Smaller firms and companies outside of the defense industrial base are generating much of today’s cyber innovations. Meanwhile, the DoD still turns to traditional defense contractors for most of its IT solutions. While these firms often have good products and are accustomed to supporting the military, they are not the only sources of innovation. If this trend continues, the U.S. military risks becoming reliant on outdated technologies that it cannot secure.
With close to $40 billion in annual IT spending, the DoD dwarfs other federal agencies. What many officials do not realize is that this constitutes only a fraction of the more than $2 trillion of total consumer IT spending. Whereas the DoD can typically request made-to-order items — this helicopter, that parachute — when it comes to IT, it represents just a drop in the bucket. This means that the Pentagon cannot influence IT like it can with traditional weapons systems. As a result, the department often adapts consumer products for its use, rather than procure products optimized for the military. This is like trying to retrofit a heat-seeking missile onto a Cessna airplane.
The defense procurement system was designed to purchase battleships or bomber fleets from the few companies that could produce them. Long procurement cycles and lower profit margins were useful in creating a fair defense market and protecting the American taxpayer from a near monopoly of suppliers.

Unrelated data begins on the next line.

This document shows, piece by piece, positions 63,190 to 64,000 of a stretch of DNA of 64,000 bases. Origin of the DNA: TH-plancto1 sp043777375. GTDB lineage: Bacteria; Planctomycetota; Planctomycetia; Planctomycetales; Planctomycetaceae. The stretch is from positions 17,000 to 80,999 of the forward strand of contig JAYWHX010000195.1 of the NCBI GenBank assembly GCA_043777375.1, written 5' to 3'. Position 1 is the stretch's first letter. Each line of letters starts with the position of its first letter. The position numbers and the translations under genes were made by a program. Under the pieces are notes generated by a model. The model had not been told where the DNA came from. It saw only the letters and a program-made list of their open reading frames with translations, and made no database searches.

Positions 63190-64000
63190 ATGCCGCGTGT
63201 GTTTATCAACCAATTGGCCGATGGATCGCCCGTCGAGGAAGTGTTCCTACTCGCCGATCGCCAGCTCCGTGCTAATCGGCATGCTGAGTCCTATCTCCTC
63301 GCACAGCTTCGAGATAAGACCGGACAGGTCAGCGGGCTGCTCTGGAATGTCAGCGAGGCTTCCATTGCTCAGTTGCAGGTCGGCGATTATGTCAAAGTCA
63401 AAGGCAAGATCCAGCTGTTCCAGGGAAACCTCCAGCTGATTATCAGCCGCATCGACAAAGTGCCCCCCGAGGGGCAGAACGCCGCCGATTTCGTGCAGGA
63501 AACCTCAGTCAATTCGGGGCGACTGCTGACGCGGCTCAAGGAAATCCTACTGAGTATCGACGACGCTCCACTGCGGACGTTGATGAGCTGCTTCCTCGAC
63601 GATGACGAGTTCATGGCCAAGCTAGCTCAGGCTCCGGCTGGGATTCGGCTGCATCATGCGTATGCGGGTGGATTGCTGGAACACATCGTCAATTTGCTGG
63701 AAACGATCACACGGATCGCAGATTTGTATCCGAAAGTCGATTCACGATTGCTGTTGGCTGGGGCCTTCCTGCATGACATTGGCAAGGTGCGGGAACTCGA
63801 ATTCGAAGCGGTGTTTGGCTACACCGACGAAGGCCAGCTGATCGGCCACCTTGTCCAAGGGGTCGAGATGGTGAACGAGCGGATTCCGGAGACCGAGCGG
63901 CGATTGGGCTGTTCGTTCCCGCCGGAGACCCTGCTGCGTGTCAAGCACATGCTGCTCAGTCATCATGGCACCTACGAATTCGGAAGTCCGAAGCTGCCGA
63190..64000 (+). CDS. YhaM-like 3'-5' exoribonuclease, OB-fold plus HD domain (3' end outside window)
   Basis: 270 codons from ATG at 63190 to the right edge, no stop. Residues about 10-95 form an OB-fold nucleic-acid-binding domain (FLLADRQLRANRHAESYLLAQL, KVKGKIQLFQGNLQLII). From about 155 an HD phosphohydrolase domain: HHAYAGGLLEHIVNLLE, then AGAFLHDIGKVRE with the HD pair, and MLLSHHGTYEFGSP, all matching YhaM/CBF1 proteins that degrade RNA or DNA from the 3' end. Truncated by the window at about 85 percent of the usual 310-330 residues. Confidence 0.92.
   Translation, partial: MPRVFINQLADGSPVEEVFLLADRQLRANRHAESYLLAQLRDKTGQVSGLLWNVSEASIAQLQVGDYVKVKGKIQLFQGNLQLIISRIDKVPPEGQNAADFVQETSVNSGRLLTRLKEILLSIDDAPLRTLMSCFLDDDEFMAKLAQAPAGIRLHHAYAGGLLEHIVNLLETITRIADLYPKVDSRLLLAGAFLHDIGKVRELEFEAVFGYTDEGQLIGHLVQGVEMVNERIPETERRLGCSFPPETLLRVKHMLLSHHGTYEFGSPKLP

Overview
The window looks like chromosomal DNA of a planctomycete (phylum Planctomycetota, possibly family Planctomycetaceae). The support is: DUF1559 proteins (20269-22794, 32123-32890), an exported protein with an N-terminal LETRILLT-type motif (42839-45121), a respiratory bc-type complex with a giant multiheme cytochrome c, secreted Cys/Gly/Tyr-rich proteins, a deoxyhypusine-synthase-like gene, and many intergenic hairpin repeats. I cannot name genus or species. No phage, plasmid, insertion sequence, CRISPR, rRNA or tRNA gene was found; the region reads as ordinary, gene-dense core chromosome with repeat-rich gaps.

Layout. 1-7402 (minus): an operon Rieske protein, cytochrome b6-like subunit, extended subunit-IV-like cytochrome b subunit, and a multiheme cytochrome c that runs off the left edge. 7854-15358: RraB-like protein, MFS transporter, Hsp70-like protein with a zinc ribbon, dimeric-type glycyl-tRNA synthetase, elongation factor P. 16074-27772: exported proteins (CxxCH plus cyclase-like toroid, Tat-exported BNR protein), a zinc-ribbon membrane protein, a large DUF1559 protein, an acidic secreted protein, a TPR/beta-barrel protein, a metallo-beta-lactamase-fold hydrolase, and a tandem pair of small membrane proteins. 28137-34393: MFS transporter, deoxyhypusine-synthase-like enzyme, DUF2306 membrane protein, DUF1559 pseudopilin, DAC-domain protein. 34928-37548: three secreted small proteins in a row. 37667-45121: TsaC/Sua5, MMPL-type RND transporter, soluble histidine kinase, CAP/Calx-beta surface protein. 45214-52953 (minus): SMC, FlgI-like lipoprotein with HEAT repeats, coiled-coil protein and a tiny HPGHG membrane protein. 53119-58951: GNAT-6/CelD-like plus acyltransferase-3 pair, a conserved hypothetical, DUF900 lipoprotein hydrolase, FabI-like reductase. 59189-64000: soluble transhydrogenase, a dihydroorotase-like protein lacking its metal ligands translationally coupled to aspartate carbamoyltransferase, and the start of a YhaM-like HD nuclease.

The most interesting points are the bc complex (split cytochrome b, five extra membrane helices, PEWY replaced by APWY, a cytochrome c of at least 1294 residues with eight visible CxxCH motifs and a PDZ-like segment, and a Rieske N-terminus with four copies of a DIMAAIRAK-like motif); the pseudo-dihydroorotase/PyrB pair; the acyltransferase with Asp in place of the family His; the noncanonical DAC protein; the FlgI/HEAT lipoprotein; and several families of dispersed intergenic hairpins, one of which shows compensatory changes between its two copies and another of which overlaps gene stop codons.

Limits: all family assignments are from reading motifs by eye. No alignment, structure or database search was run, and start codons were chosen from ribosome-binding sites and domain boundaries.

However, this system also stacks the deck against small companies. Few Silicon Valley start-ups can wait for long a sale or have the expertise to navigate the DoD bureaucracy. This leads some investors to caution small firms against trying to enter the government market.
The solution, however, is simple: the DoD must reform its acquisitions process and improve private sector relations in order to access the latest innovations. Fortunately, Chuck HagelChuck HagelThe 13-year wait for 2 widows and a congressman comes to an end Petraeus doubts Syria can be put back together again Obama’s unsettled legacy on Iraq and Afghanistan MORE can help repair the Department’s relationships with the private sector. As a successful tech entrepreneur in his own right, Hagel has experience building a company and responding to investors. He is also known for independent thinking and a willingness to buck the system. By spending more time with investors and entrepreneurs, Hagel can begin to change things for the better. Also, by streamlining the acquisitions process to allow for quicker, more flexible purchases, he can help small firms compete more effectively.
In order for our service members to operate in the information age, they need the best tools that we can provide. By reforming our defense acquisitions process, Hagel can ensure that we continue to have the best equipped military in the world.
McNerney is a former defense official who specialized in cyber policy. He is currently a fellow at the Truman National Security Project.